U.S. Attorney General William Barr has questioned whether operators of online platforms should continue to be protected from being sued over content posted by their users.

According to Barr, Section 230 of the Communications Decency Act, which provides immunity from liability for providers of an interactive computer service who merely publish misleading or harmful content, was designed to shield a fragile, emerging tech sector when it was enacted in 1996.

But tech companies are no longer “the underdog upstarts,” Barr said Wednesday at a Justice Department workshop. “They have become titans.”

“Given this changing technological landscape, valid questions have been raised about whether Section 230’s broad immunity is necessary at least in its current form,” he added.

Barr noted that tech platforms have gone beyond hosting public bulletin boards by serving content to users through algorithms and other mechanisms. “With these new tools, the line between passively hosting third-party speech and actively curating and promoting speech starts to blur,” he said.

The attorney general said the Justice Department would not advocate a position at the meeting. But Reuters said his comments “offered insight into how regulators in Washington are reconsidering the need for incentives that once helped online companies grow but are increasingly viewed as impediments to curbing online crime, hate speech and extremism.”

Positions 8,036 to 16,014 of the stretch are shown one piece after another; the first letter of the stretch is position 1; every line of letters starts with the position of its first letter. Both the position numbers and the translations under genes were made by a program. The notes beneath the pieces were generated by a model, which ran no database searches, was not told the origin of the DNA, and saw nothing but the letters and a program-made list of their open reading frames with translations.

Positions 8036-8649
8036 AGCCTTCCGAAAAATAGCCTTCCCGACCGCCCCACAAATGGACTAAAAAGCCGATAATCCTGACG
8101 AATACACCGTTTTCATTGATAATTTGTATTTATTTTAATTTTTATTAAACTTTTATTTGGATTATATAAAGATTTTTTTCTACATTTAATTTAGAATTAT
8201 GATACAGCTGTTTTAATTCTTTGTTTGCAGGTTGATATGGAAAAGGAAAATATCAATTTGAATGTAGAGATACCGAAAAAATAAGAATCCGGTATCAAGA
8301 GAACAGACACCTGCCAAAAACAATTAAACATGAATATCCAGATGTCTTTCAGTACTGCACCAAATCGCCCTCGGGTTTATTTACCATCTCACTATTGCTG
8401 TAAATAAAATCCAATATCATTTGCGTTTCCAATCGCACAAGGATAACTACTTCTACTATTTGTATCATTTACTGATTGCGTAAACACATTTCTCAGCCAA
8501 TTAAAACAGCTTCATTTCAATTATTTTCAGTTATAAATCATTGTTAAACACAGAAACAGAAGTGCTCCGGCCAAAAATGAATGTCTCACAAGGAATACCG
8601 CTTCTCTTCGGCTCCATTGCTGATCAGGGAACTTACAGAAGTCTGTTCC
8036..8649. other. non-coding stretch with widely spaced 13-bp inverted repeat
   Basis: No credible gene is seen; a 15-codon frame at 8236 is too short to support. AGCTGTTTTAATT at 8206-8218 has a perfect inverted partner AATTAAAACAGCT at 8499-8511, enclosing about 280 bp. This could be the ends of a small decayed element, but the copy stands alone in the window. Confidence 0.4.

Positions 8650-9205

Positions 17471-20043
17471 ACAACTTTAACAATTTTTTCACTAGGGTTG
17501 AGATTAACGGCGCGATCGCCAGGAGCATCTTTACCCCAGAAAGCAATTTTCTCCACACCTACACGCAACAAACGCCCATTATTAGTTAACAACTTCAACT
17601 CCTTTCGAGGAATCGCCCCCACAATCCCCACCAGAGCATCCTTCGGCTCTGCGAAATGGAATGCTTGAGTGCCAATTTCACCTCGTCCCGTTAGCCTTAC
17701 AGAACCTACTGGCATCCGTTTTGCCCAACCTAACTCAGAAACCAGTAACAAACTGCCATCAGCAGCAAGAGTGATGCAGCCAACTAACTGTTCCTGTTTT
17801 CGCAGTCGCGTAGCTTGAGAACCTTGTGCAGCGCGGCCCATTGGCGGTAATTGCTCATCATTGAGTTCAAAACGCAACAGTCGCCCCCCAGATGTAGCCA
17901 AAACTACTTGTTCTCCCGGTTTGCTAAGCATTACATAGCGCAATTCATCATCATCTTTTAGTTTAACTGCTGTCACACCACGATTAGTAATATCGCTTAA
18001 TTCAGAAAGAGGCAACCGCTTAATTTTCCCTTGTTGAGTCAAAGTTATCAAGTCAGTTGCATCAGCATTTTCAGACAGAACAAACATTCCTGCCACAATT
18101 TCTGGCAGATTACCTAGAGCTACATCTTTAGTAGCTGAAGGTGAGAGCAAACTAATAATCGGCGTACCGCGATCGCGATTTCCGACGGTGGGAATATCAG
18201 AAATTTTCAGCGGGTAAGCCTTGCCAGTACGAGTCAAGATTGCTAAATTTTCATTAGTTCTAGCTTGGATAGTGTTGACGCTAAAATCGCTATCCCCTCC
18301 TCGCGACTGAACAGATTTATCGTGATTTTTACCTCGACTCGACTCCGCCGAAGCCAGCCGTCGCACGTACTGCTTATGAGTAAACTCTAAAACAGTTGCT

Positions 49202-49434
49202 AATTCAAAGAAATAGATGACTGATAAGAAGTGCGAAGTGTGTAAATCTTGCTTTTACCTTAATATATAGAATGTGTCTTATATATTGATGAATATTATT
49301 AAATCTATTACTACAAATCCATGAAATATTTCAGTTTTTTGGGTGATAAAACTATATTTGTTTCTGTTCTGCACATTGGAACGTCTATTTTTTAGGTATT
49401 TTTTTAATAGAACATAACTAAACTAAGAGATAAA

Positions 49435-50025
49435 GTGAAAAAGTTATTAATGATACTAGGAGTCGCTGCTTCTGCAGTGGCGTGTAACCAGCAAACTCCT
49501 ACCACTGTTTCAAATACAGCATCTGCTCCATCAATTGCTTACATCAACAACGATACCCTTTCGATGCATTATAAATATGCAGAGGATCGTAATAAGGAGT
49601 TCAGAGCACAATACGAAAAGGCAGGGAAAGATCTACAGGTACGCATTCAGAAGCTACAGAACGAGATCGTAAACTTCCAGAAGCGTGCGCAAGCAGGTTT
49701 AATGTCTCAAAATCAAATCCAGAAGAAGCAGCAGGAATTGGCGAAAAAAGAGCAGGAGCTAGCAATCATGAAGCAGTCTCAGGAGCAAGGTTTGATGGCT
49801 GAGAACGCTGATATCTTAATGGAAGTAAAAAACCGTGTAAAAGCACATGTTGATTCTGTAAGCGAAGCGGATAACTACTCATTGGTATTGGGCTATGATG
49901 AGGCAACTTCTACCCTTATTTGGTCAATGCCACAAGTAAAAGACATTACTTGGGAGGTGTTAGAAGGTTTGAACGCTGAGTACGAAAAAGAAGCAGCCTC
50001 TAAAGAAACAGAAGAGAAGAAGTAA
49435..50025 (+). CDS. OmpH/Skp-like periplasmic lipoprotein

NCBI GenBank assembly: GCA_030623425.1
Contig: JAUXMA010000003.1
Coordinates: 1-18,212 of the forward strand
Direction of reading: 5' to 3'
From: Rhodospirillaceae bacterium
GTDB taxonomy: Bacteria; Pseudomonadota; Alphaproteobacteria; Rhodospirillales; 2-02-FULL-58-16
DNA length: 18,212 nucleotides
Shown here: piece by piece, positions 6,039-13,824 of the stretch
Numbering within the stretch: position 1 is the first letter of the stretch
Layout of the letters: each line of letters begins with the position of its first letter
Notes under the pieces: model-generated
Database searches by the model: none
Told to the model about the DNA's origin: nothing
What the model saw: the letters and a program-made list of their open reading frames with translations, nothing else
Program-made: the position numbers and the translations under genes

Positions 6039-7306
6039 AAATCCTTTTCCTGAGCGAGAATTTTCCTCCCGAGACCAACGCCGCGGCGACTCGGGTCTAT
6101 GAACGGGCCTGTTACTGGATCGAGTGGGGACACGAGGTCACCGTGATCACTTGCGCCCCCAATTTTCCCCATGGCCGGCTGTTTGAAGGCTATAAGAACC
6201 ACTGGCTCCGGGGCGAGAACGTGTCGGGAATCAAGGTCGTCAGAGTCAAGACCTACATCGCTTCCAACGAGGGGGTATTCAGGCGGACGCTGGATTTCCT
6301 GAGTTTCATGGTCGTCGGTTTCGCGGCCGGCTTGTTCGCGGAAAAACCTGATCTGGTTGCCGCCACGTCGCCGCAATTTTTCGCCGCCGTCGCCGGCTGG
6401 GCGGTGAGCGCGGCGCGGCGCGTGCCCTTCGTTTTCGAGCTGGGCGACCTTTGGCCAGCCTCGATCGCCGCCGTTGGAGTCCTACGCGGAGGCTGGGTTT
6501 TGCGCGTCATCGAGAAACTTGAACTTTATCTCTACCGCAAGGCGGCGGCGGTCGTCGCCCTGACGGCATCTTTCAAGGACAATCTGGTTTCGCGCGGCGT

“Lawmakers from both major political parties have called for Congress to change Section 230 in ways that could expose tech companies to more lawsuits or significantly increase their costs,” Reuters noted.

A Barr ally in Congress, South Carolina Republican Sen. Lindsey Graham has been working on a bill that would make companies “earn” Section 230 immunity by showing they were making certain efforts to combat child sexual exploitation material online.

Matt Schruers, president of the Computer and Communications Industry Association, which counts Google and Facebook among its members, said at the workshop that law enforcement’s energies might be better spent pursuing the millions of tips that the tech industry sent over every year, only a small fraction of which, he noted, resulted in investigations.

“There appears to be some asymmetry there,” he said.

Sarah Silbiger/Getty Images

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